Returns and prices in the financial services sector have been pounded down severely, and although there's plenty of danger among financials, savvy investors are looking for opportunities to profit.

The returns of the three funds outlined below are symptomatic of the abysmal performance in the sector overall. Each has lost 40% or more of its value over the past three years. Although contrarian investors may be tempted to use these unloved funds as a potential way to profit from a turnaround, some of them have risks that go beyond their exposure to financials.

Fund specifics
Rydex Banking Fund Investor Class (RYKIX) is a team-managed fund that invests in companies in the much-maligned banking sector. The fund invests in a variety of commercial banks, thrifts, and beleaguered mortgage finance stocks. JPMorgan Chase (NYSE:JPM), Wells Fargo (NYSE:WFC), and HSBC (NYSE:HBC) are top holdings in the portfolio of slightly more than 70 stocks.

ProFunds Banks UltraSector Fund (BKPSX) provides leveraged exposure to the Dow Jones U.S. Banks Index. This index includes all regional and major U.S. domiciled international banks, savings and loans, savings banks, and thrifts. Although there are roughly 280 stocks in the index, the fund owns about 80 stocks. Three of these, JPMorgan Chase, Bank of America (NYSE:BAC), and Citigroup (NYSE:C) account for over a third of the fund's assets.

Fidelity Select Home Finance (FSVLX) invests in companies providing mortgages and other consumer loans and related services associated with home finance. The fund has its heaviest exposure to mortgage giants Freddie Mac (NYSE:FRE) and Fannie Mae (NYSE:FNM), which has driven down returns sharply in the past year. Fidelity has the smallest number of holdings of the three funds -- just under 60 securities -- and it also has the lowest fees and investment minimums. But the ease of access should not blind investors to the volatility of this fund.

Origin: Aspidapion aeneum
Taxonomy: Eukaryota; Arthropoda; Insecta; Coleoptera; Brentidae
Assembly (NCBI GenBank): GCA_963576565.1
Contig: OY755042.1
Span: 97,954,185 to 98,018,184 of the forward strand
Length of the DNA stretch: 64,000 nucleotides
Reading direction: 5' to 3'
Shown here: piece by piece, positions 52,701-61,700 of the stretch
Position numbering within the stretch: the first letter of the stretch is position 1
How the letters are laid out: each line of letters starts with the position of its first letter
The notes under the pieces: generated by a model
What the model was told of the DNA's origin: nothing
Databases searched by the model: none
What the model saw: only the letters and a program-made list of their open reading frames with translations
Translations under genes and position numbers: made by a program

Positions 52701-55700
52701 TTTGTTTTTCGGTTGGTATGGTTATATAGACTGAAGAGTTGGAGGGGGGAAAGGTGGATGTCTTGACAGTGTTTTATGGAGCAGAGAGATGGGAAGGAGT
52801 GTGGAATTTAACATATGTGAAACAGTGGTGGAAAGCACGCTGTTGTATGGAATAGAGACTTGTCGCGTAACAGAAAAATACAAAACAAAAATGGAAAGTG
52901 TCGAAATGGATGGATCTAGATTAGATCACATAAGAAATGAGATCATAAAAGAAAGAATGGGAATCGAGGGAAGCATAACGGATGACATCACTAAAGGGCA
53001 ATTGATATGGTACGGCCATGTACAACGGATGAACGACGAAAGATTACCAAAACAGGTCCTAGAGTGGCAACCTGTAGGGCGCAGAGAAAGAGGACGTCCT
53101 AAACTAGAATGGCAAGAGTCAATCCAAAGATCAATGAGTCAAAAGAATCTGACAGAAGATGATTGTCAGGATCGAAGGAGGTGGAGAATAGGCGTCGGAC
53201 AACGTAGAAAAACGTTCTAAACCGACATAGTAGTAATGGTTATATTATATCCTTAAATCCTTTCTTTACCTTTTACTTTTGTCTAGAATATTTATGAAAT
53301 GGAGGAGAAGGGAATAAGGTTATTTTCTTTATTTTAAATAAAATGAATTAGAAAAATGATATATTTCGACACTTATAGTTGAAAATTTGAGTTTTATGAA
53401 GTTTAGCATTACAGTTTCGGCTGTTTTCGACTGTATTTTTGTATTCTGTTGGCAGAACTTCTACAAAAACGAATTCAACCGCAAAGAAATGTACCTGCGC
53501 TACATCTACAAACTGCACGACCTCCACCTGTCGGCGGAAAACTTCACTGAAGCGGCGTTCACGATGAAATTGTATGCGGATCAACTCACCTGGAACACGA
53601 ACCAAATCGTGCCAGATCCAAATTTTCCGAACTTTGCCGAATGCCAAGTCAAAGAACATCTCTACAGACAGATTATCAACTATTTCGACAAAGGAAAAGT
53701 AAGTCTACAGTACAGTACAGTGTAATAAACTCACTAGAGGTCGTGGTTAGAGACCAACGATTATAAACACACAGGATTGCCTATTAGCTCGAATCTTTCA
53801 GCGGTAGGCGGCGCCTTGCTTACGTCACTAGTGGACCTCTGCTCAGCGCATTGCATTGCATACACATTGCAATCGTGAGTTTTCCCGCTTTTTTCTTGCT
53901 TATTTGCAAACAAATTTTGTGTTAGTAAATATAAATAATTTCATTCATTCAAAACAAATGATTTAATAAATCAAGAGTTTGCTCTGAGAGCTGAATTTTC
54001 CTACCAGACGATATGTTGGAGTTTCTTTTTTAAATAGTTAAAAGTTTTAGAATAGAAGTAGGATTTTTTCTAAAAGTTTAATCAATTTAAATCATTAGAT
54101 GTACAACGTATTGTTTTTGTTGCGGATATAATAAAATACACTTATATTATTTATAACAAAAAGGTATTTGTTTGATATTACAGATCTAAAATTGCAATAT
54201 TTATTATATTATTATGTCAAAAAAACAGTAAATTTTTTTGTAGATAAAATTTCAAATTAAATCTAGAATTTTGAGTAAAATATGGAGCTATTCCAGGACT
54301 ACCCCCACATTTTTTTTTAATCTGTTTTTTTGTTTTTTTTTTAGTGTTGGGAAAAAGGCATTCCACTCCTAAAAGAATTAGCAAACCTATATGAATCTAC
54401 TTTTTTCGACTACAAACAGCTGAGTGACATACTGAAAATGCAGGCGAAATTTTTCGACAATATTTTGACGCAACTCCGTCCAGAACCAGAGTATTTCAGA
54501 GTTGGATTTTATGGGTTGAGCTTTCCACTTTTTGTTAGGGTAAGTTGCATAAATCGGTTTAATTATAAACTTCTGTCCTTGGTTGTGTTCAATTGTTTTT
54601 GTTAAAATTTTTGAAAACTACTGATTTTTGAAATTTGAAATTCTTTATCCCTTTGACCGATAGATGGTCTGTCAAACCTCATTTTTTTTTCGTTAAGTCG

Fund facts


3-Year Annualized Return

Net Expense Ratio

Total Assets as of 6/30/2008




$11 million




$8 million




$110 million

Source: Morningstar.

Fund prospects and risks
The financial services sector has been in a downward spiral, and the ever-worsening credit crisis has helped to make this sector one of the worst performers. Market sentiment has been decidedly negative for stocks in this sector, and an investor should expect volatile markets and wide fluctuations in price.

Although storm clouds over financials have far from disappeared, it's possible that most of the bad news might be incorporated in share prices, limiting any further downside for these funds. With the sector so beaten down, there is the potential for overreaction on the upside to positive news, which could be a boon to holders in this sector -- and especially for ProFunds owners, because of the fund's 150% leveraged positions.

Unfortunately for fund investors, that rebound may come too late. Of these three funds, Fidelity Select still has enough assets to give it a good chance of surviving. The other two funds, on the other hand, have shrunk to the point where it's uncertain how long they'll be able to continue operating.

Portfolio fit?
Contrarian investing does not always pay off; sometimes, the market takes its own sweet time recovering from a downturn. Investors unable to withstand the extreme volatility of the financial sector may want to look elsewhere for investment opportunities. For those able to put up with short-term fluctuations or extended periods of negative returns, financials may pay significant rewards over the long run -- but don't bank on it happening tomorrow.

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Fool contributor Zoe Van Schyndel now lives in the Seattle area, where she enjoys the coffee and natural wonders. She does not own any of the funds or securities mentioned in this article. JPMorgan Chase and Bank of America are Motley Fool Income Investor recommendations. Try any of our Foolish newsletter services free for 30 days. The Motley Fool has a disclosure policy.